Prolific hockey writer Mike Leonetti set out to answer one of the most difficult questions in all of hockey.
Who is the greatest Toronto Maple Leaf of all time?
Not an easy question, is it? While Montreal has Rocket Richard, Boston has Bobby Orr, Detroit has Gordie Howe, Chicago has Bobby Hull and Edmonton has Wayne Gretzky, is there a definitive face of the storied Toronto Maple Leafs franchise?
In fact, when I named the top 36 hockey players of all time a couple months back, I did not include a single player synonymous with the Maple Leafs. (Terry Sawchuk and Red Kelly both made my list, but I think most people always view them, especially Sawchuk, as Red Wings)
If you were to ask 14 different people you'd come up with 14 different answers. Well that's exactly what Leonetti did for his latest book project Maple Leafs Top 100: Toronto's Greatest Players Of All Time. Leonetti asked a jury of Mark Askin, Howard Berger, Joe Bowen, Milt Dunnell, Doug Farraway, Paul Hendrick, Lance Hornby, Harry Neale, Frank Orr, Paul Patskou, Frank Selke, Bill Watters, co-author John Iaboni and himself to determine a definitive list of the top 100 players in Maple Leafs history.
Coming up with this list is extremely difficult. The Leafs glory years came in the 1940s and 1960s. Very little video evidence and first hand accounts exist for the late '40s dynasty, so how do you fairly treat Syl Apps, Teeder Kennedy, Turk Broda and Max Bentley. Even the 1960s dynasty is very distant, and those teams really prided themselves on putting the team before the individual. Frank Mahovlich, Johnny Bower and Dave Keon stood out, but perhaps their legacies were minimalized. The Leafs have had so little success since the 1960s that a couple generations of fans don't know what a championship run really is. Championships = greatness, so how do you compare Darryl Sittler, Doug Gilmour, Wendel Clark and Mats Sundin.
Well the panel of experts narrowed it down, and I have to say I'm highly impressed with the results, or at least the top end. The panel's voting identifies Dave Keon as the greatest of the Maple Leafs, with Teeder Kennedy, Syl Apps, Frank Mahovlich, Darryl Sittler, Charlie Conacher, Johnny Bower, Tim Horton, Turk Broda and Borje Salming rounding out the top 10.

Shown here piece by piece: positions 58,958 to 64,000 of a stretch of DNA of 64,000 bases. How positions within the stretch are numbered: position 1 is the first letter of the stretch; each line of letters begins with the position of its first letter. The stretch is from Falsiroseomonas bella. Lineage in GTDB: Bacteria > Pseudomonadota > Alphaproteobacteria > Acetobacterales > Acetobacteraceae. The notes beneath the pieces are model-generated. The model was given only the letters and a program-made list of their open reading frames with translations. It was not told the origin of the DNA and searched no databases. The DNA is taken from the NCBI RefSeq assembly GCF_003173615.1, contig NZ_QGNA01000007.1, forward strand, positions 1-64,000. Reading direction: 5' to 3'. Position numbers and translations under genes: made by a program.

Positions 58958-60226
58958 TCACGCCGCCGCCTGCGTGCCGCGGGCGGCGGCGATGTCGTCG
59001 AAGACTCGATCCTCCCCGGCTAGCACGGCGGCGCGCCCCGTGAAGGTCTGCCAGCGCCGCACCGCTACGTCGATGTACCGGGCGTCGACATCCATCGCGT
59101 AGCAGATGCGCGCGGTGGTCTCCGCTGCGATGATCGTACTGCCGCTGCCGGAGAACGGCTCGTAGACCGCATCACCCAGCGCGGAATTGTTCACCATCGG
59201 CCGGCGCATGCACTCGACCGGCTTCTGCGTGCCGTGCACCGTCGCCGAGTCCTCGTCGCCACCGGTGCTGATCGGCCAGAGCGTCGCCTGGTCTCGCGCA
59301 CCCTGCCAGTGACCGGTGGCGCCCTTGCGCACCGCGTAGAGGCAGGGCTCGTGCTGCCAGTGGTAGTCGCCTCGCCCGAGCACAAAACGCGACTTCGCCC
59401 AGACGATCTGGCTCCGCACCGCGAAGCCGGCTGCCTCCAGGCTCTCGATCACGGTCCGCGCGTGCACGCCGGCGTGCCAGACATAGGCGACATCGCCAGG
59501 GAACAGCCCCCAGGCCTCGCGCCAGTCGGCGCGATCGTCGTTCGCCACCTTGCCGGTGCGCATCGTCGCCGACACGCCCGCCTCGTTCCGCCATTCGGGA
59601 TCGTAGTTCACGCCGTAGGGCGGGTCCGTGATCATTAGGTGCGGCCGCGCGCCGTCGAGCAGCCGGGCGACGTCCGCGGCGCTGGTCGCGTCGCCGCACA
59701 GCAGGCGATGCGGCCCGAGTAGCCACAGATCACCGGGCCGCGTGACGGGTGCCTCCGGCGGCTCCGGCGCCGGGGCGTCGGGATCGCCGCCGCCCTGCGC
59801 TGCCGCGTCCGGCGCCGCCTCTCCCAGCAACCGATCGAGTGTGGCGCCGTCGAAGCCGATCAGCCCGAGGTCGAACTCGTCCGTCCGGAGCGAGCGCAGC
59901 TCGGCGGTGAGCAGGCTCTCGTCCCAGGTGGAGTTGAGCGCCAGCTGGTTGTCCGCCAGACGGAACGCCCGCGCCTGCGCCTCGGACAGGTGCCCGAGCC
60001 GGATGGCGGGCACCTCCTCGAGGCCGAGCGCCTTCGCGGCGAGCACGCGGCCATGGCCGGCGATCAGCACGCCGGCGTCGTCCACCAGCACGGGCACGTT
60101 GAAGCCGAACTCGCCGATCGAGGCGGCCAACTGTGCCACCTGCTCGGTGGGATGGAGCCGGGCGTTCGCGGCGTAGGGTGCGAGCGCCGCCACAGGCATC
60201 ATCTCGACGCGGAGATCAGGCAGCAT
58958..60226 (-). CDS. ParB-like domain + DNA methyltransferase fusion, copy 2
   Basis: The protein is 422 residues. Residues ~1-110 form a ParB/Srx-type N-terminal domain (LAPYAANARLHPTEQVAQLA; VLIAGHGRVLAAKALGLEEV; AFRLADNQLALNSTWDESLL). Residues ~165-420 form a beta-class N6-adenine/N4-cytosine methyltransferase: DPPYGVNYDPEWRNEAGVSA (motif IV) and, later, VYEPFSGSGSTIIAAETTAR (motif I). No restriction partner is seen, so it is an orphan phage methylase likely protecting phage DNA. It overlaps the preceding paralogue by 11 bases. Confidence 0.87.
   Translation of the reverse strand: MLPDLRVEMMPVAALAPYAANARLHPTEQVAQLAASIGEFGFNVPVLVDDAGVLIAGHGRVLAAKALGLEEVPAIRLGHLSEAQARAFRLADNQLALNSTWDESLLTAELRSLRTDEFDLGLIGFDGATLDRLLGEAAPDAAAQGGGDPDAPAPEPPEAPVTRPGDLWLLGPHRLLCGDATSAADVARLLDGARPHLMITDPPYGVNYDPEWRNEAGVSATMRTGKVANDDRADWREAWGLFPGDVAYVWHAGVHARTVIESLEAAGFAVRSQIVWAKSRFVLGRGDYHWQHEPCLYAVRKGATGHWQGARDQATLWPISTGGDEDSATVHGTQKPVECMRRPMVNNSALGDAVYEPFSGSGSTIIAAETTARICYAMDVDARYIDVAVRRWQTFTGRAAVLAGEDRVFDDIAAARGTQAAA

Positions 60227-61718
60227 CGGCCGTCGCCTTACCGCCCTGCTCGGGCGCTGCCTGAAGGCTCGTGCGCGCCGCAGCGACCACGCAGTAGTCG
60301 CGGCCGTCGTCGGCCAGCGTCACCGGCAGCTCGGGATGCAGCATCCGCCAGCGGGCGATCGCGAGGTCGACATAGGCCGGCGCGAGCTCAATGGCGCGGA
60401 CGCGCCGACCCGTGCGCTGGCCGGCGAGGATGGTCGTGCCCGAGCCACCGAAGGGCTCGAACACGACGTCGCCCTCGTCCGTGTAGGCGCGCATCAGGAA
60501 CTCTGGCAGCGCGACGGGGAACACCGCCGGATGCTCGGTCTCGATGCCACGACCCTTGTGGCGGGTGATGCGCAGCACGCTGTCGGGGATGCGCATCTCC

I have no real qualms over the top 10 list, though once you realize who is not included you realize how tough this undertaking really is. Where's Mats Sundin, the franchise's all time leading scorer? Where's King Clancy, once the undisputed face of the franchise? How about George Armstrong, Doug Gilmour, Max Bentley....
The list goes 100 deep, which is an aesthetically pleasing number, but perhaps a bit too long. Even with 80 years of history to wade through, do Mark Osborne or Todd Gill really belong in a book about the greatest Toronto Maple Leafs of all time? With this being the 80th anniversary of the franchise, perhaps 80 would have been enough?
This book is published by Raincoast Books, and as always they come through with the most beautiful of books. Each of the top 100 receive a full color photo (except, for obvious reasons, for some of the players from decades ago) with at least one more smaller color image.
Leonetti is a power writer, churning out books left, right, and center. In fact, just 5 years ago he did the book Maple Leaf Legends: 75 Years of Toronto's Hockey Heroes, featuring the top 75 players in his estimation. His usual style is to accompany Raincoast's commitment to beautiful photography with biographies, some of which can be quite brief.
Leonetti recognizes that his past formula for success needs refreshing for another greatest Leafs book. Instead of biographies Leonetti highlights a single game in each player's career which was the defining moment in each player's time with the Leafs.
Now the defining moment provides for some nice reading, but it somehow leaves me feeling like the book is lacking. If you write a book ranking the greatest players of all time, then I want some defense of the results. I know it was a panel decision and not Leonetti exclusively, but compel me, wow me with some arguments why. Too controversial? All the better! The greatest game idea is a wonderful concept, but perhaps for another book.
I think the best part of the book's text is essayist John Iaboni's contributions. Perhaps too often his compositions are too biographical, but when he allows himself to get personal in his memories (Keon, Bower) he writes wonderful stuff.
All in all, I think this is a REALLY good book that comes up a bit short of being a GREAT book.